Top Aide to Mitch McConnell Linked to Shady Deal
Politics makes strange bedfellows and there was no pairing stranger in the 2014 election cycle than when Senate Minority Leader Mitch McConnell hired Jesse Benton to be his campaign manager. Benton is closely aligned with Ron and Rand Paul. He worked on both of Ron’s presidential campaigns and ran Rand’s 2010 Senate campaign. The easy line about Benton is that he’s so close to the Pauls that he could be family, except for the fact that he is family: Benton is married to one of Ron Paul’s granddaughters.
The hiring seemed to inaugurate a détente between Rand Paul and Mitch McConnell. Paul had won his Senate primary in 2010 by beating Trey Grayson, a McConnell protégé, and by effectively shredding the Kentucky Republican establishment. Mitch McConnell is the Kentucky Republican establishment. But both needed each other: Paul needed to build a strong relationship with McConnell to gain national credibility for a presidential bid and McConnell needed Paul to be able to win his primary in 2014. As a result of this shotgun marriage, Benton became McConnell’s campaign manager.
The relationship has had hiccups since. Most notably in August of 2013, a recording was leaked in which Benton said he was “holdin’ my nose” to run the McConnell campaign “because what we’re doing here is going to be a big benefit to Rand in ’16, so that’s my long vision.” The campaign blew it off by releasing a picture of Benton holding his nose while standing next to a smiling McConnell. Peter Hamby at CNN later reported that the leak “genuinely hurt” McConnell’s feelings.
Now McConnell could face real harm from his connections with Benton, as an unfolding campaign-finance investigation into the 2012 GOP presidential primaries is making headlines.
On Wednesday, former Iowa state senator Kent Sorenson pleaded guilty in federal court to endorsing Ron Paul’s 2012 presidential campaign in exchange for secret payments and then lying about the payoff to investigators. Sorenson, who had previously been backing Michele Bachmann in exchange for alleged illegal payments, jumped ship to back Paul only days before the Iowa caucuses in exchange for $73,000. So far, there is no evidence that Benton dealt directly with the disgraced legislator. However, leaked emails from Dennis Fusaro, a former aide to Rep. Paul, imply that Benton may have had knowledge of the campaign’s negotiations with Sorenson.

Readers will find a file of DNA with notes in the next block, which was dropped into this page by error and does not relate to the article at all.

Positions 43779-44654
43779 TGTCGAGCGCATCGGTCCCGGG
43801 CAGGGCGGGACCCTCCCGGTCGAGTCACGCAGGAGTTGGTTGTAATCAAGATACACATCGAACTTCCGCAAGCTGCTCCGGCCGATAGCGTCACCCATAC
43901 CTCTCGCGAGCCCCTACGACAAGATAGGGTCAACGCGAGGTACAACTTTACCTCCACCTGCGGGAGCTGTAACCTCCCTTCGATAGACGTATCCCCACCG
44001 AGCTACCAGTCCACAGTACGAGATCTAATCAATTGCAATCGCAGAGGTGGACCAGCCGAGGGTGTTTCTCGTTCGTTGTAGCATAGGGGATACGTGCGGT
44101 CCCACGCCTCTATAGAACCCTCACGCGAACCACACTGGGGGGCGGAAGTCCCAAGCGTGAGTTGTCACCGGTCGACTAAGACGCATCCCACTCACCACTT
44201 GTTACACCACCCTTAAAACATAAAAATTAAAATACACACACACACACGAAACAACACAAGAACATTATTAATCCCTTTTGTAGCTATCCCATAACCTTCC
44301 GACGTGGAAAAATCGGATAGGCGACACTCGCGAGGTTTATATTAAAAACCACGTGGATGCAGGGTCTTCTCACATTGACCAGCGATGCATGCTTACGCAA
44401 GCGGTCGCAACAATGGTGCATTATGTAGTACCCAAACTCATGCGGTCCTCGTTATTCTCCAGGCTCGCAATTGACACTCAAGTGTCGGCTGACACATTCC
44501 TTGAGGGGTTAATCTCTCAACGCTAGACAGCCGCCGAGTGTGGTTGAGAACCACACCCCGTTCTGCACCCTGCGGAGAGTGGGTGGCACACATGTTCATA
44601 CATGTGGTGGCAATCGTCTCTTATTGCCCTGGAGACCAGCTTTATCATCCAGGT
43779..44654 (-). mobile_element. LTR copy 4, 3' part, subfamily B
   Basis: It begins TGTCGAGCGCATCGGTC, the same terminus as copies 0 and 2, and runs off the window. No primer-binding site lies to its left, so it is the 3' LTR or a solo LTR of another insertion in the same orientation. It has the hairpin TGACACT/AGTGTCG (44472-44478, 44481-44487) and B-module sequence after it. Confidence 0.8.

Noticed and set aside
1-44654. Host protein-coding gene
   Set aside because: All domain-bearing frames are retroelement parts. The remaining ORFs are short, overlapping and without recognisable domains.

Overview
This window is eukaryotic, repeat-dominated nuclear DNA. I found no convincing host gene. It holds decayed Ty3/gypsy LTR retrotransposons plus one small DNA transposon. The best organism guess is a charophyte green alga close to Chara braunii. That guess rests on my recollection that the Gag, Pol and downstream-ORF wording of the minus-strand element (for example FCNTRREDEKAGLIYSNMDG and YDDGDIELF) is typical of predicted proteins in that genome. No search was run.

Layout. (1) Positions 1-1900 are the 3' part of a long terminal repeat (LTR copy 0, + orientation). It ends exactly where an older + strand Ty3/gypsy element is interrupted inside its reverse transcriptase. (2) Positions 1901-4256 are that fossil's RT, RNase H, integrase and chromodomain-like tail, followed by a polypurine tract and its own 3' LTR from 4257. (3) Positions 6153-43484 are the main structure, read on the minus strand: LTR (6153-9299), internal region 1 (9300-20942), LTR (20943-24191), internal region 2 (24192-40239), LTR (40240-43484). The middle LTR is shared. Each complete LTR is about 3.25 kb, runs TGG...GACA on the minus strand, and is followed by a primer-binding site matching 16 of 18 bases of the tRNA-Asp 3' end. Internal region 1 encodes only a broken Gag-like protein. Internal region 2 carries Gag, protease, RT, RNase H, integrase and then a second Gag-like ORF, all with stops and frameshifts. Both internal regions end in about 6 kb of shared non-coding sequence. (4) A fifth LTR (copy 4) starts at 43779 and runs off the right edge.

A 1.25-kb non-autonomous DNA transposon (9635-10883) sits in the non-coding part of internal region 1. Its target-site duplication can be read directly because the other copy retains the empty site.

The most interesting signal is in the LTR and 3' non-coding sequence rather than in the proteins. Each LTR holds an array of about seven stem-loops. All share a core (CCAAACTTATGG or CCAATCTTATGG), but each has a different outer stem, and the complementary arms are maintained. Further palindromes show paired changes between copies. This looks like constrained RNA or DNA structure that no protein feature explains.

The emails became public knowledge around the same time as the “holdin’ my nose” leak, and the specter of the Iowa scandal has always loomed at the edges of the McConnell reelection campaign. But Sorenson’s guilty plea this week, which also included the filing of two sealed documents in court, now moves everything one step closer to Benton. The most notable name directly linked to the exchange of funds from Rep. Paul’s campaign to Sorenson is former Paul deputy campaign manager Dimitri Kesari, who briefly did consulting work for the McConnell campaign in 2013.
Sorenson’s plea is already an acknowledgement that he received secret money from a campaign that Benton was running. If, as potentially indicated by the sealed court filings, the former state senator is offering testimony as well, there’s no telling where it could lead. Peter Carr, spokesman for the U.S. Department of Justice, declined to comment on an ongoing investigation.
Benton also didn’t respond for a request for comment. His boss simply sidestepped the situation entirely. In a statement, Allison Moore, a spokesperson for the McConnell campaign, told The Daily Beast, “Sen. McConnell obviously has nothing to do with the Iowa presidential caucus or this investigation so it would be inappropriate for his campaign to comment on this situation.”
In the meantime, with Election Day just over two months away, it doesn’t particularly matter for McConnell whether Benton is guilty, innocent, or something in between.
McConnell, who is in a very competitive race against Democrat Alison Lundergan Grimes, just has to hope that there are no new developments until after Nov. 4.
After all, any time that a campaign manager makes news instead of the candidate, it’s bad for both. But it’s especially damaging when the headline is about a bribery scandal.